This week in PTSD Trauma Recovery Group, we did two things. We covered the concept of “Red and Green Flags” (triggers and indications that we are becoming dysregulated) and we began the process of participants, in vivid and disturbing detail, recounting their trauma incident aloud with the group. I was very, very upset by the latter portion of the class, which I wont get into for obvious reasons. Instead, let’s learn some skills.
From the book Seeking Safety: A Treatment Guide for PTSD and Substance Abuse* we did an activity labeled “Signs of Danger Versus Safety.” The goal is to “[l]isten to the messages your behavior is sending you.” (*side note: in our group, we substitute “substance abuse” with any self-harm behaviors).
Here is the worksheet. We were told to check off the red and green flags we notice in ourselves from time to time, with it being okay if we check items on both sides of the chart and on the same line.
During group, one of the doctors said that there is a saying in American lexicon that people “spiral downward.” By noticing our red flags and working toward more of the green flags, we can work on reversing the process and “spiraling upward.” At anytime that we notice ourselves spiraling down, we can take action to go the other way toward health, balance, and feeling regulated.
This week, I was repeatedly reminded of the terrible story I heard from one of my peers, and of the fact that it is my turn to tell (and record, as we must re-listen to it and re-record it throughout the week as part of the exposure therapy) my trauma story.
I’m scared. I feel embarrassed, even though I “shouldn’t.” I feel vulnerable. I am just feeling ICKY about it. At the same time, I really want to invest completely in this opportunity for healing, so I consider that aspect. This week, until next session, my homework is to keep writing my story out, so I do it, even though it raises my anxiety. I remember that it always returns to baseline at the end of the twenty minutes that I set on the timer. The doctor told us that studies have been done which show that twenty minutes is the magic number for exercises like this, as it give the brain the opportunity to rise in anxiety and then return down again.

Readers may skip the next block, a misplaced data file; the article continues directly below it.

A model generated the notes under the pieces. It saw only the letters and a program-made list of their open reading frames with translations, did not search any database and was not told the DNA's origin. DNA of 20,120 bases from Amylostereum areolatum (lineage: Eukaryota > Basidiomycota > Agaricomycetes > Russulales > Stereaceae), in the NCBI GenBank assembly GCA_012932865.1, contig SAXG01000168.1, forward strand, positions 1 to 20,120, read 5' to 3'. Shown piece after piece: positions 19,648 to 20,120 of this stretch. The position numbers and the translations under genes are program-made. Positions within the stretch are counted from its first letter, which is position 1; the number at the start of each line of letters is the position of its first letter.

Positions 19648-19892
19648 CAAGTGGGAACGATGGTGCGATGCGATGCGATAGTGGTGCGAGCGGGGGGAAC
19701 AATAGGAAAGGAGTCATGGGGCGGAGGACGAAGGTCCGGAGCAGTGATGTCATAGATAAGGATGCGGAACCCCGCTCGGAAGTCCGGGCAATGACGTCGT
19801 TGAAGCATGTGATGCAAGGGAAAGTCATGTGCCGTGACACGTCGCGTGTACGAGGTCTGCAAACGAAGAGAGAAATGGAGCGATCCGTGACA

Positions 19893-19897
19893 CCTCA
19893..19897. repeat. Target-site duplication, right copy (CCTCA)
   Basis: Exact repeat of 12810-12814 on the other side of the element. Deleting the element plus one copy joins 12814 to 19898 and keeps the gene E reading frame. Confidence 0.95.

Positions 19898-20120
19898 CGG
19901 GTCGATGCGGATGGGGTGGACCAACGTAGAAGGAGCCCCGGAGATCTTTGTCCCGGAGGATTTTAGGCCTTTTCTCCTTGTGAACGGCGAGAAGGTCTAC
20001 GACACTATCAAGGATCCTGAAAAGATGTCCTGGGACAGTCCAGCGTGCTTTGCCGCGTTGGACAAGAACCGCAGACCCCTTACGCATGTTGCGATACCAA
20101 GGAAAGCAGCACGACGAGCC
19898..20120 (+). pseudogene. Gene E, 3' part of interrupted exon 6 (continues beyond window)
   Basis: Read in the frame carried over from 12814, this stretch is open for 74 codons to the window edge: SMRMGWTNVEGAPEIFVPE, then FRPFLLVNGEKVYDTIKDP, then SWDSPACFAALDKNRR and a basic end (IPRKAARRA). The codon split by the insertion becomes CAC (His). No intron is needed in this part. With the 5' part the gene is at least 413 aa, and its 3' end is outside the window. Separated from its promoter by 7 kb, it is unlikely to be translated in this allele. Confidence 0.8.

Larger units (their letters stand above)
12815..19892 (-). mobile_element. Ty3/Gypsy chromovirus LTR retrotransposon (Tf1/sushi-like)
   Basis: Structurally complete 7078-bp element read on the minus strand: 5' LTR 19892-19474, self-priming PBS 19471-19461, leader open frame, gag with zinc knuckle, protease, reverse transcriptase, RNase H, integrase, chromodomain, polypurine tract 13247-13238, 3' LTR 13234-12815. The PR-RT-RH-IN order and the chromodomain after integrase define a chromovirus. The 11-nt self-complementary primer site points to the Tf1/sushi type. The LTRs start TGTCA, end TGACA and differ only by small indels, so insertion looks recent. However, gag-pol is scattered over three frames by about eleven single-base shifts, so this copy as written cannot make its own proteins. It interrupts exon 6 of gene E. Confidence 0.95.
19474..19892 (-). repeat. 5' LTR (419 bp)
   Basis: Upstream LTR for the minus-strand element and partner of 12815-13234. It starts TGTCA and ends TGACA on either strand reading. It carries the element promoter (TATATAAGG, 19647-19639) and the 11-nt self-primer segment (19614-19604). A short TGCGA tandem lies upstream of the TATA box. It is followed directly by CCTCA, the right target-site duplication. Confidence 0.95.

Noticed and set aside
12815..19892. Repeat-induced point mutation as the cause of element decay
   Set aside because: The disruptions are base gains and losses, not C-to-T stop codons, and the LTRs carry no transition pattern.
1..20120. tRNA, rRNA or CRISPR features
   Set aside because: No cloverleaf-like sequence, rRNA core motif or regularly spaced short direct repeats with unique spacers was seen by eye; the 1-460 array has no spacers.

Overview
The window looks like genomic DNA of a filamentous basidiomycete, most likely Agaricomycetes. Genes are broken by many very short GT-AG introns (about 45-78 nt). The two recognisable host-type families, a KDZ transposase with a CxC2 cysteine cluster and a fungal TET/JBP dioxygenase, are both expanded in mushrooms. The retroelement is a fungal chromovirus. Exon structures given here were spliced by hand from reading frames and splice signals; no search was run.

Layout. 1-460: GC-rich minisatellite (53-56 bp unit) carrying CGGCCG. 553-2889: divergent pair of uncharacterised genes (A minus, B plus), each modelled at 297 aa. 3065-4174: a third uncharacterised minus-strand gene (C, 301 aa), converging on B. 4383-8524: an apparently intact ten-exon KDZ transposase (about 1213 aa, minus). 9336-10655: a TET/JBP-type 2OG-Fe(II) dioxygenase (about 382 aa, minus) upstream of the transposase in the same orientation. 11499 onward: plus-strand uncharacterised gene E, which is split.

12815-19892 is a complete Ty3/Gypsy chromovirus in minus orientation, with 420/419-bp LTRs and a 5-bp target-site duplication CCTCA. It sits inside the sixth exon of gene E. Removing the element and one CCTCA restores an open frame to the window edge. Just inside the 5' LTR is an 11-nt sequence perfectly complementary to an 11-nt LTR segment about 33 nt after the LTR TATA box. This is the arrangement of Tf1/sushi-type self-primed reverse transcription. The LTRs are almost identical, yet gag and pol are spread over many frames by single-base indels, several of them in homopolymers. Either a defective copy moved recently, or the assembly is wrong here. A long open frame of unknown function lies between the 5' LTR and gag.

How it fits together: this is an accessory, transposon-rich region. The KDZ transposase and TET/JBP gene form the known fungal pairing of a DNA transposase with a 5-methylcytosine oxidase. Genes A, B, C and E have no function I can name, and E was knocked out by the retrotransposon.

I’ve noticed an increase in anxiety and other PTSD symptoms, which as I mentioned on Facebook and Twitter, the doctor says is all very normal during this treatment. “It gets a little bit worse before it gets a lot better,” she said.
In the meantime, I have been engaging in a lot of little self-care activities to calm my nervous system. When in distress and wanting to get through the pain effectively (without acting in ways we will regret or sabotaging, for example), Distress Tolerance Skills are the best.
I’ve been practicing many, including:
1. Mindful, slow, deep breathing (Grounding)
2. Painting my nails (DBT Skill = Distraction, Self-Soothing)
3. Watching “fun” TV shows (DBT Skill = Distraction)
4. Listening to Music (DBT Skill = Self-Soothing through sound)
5. Relaxing Showers (DBT Skill = Self-Soothing through tactile/touch)
6. Keeping Busy (chores, errands, helping others) (DBT Skill – Distract)
Facing trauma from the past is no easy task, but equipped with DBT skills, a great clinical staff, and a willingness and desire to be well, we can do this!
One of the MOST important things to remember is to treat ourselves with as much kindness as possible in the process.
I recently made this video for you, and I chose this song because of the message of kindness. I hope you enjoy it and find yourself soothed.
Thanks for reading, watching, and listening.
To Go On to Read Week 4, Click Here